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spondylosis

Ankylosing Spondylitis

Ankylosing Spondylitis, or AS, is a painful arthritic condition that commonly affects the lower back, but can also affect other areas of the body. AS can be difficult to diagnose because the development of the symptoms can take months to years. Eventually AS leads to painful flare-ups, with periods of temporary relief. In severe cases of the disease, the vertebrae can fuse together. This fusing affects the flexibility of the spine giving some patients the hunched-forward posture.

In more severe cases, the vertebrae can fuse together when ligaments turn into bone.

https://www.pharmacytimes.com/publications/issue/2016/august2016/understanding-ankylosing-spondylitis

Symptoms

  • Stiffness – Especially in the spine, hips, knees, shoulders, jaw, and neck.
  • Back pain
  • Ligament & Tendon Pain
  • Bent Posture
  • Psoriasis or Psoriatic Arthritis
  • Inflammatory Bowel Disease
  • Uveitis (An Inflammatory Eye Condition)
  • Dactylitis (Swollen fingers & toes)
  • Heart trouble
  • Bone Fusion
  • Breathing trouble
Reviewing X-Ray

Risk Factors

  • Age – This disease tends to manifest symptoms in patients between 17-45 years old.
  • Genetics – This disease is highly familiar. Having the HLA-B27 biomarker is also a strong indicator.
  • Gender – Men are more likely to have AS, with a ratio of about 3:1. ³

Diagnosis

While your Primary Care Provider can diagnose AS, diagnosis is generally made by a rheumatologist after a thorough physical exam, typically including x-ray, CT, or MRI imaging. There is also a genetic marker, called HLA-B27, which is prevalent in patients with the disease.

STAT Research currently works with two board-certified rheumatologists: Dr. Sanford Wolfe, D.O.and Dr. Chacko Alappatt, M.D.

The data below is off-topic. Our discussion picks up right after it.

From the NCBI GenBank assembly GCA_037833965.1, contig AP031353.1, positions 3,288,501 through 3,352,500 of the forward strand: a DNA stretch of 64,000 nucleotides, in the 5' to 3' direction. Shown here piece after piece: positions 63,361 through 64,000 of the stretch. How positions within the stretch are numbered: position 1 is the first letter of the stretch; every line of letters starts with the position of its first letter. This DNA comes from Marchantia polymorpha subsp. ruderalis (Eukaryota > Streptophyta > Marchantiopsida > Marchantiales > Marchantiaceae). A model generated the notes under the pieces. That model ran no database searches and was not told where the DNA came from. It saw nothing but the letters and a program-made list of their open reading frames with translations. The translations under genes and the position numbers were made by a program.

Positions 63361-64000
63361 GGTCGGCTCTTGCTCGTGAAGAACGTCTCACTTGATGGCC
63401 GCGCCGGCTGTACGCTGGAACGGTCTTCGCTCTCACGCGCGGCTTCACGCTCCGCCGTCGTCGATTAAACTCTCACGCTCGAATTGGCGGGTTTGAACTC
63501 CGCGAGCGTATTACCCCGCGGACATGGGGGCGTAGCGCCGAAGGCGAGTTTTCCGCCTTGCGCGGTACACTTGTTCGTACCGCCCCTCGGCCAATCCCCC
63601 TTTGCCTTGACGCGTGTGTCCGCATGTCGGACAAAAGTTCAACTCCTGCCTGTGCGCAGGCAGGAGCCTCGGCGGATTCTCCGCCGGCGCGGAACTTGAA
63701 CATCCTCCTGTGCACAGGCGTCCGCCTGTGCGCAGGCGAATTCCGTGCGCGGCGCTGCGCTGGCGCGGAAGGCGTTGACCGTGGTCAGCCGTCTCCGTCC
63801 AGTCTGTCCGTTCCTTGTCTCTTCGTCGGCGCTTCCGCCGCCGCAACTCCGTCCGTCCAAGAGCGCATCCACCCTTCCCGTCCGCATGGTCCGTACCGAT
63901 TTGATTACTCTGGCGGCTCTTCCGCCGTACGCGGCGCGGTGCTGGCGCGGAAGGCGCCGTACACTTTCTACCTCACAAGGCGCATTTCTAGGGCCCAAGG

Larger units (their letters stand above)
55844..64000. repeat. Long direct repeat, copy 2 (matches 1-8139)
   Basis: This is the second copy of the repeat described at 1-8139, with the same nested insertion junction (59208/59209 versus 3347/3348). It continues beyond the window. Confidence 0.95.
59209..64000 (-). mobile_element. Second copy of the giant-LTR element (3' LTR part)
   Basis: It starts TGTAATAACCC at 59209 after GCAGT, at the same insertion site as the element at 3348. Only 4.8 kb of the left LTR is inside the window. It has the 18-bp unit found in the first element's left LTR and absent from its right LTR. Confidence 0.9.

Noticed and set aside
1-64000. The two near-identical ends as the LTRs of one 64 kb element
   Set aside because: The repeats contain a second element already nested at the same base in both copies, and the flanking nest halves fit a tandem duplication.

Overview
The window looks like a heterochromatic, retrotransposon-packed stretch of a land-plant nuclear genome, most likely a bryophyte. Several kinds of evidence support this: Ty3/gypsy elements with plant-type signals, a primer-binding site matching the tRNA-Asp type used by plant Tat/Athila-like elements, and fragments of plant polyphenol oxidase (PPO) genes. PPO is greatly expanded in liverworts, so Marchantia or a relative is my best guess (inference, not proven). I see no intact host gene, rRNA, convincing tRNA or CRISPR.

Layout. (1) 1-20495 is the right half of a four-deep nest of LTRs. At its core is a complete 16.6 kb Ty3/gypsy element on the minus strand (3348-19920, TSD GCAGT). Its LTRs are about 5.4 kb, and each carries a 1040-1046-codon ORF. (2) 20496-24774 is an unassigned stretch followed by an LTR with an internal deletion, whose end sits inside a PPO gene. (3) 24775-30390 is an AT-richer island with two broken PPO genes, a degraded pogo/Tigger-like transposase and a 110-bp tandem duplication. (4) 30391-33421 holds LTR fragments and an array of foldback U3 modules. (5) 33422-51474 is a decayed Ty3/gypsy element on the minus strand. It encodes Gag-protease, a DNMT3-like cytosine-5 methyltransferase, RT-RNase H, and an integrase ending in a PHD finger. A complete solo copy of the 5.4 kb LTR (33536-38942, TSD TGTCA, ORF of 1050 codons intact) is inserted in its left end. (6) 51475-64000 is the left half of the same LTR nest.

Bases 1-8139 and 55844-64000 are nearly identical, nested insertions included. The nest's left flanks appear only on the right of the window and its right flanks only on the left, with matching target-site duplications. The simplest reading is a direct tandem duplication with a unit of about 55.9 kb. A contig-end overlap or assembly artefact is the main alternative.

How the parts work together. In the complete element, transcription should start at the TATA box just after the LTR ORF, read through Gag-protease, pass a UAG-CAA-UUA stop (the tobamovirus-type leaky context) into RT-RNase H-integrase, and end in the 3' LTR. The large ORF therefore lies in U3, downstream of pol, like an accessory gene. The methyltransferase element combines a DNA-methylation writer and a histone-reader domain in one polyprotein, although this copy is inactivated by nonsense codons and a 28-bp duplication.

Treatment Options

The first line of treatment for AS is often a nonsteroidal anti-inflammatory drug (NSAIDs) like ibuprofen and naproxen. Secondary is disease-modifying antirheumatic drugs (DMARDs) such as methotrexate and sulfasalazine. However, these may not provide the progression of the joint and organ damage caused by the disease.

Newer Biologic DMARDS may slow progression by stopping inflammation before the joint damage occurs.

A more homeopathic therapies include maintaining a healthy body weight, eating a proper diet, practicing good posture and most importantly staying active and exercising.

Clinical Research

STAT Research is currently studying investigation treatments for AS. To get more information about these studies, check out our enrolling studies.

Sources

  1. Bolt, B. 2016, August 23 Understanding Ankylosing Spondylitis Retrieved from https://www.pharmacytimes.com/publications/issue/2016/august2016/understanding-ankylosing-spondylitis
  2. WebMD. Accessed May 24, 2019 | Ankylosing Spondylitis (AS)
    https://www.webmd.com/arthritis/what-is-ankylosing-spondylitis
  3. NIH.gov. Accessed May 24, 2019 | Gender differences in ankylosing spondylitis-associated cumulative healthcare utilization: a population-based cohort study.
    https://www.ncbi.nlm.nih.gov/pmc/articles/PMC3059876/

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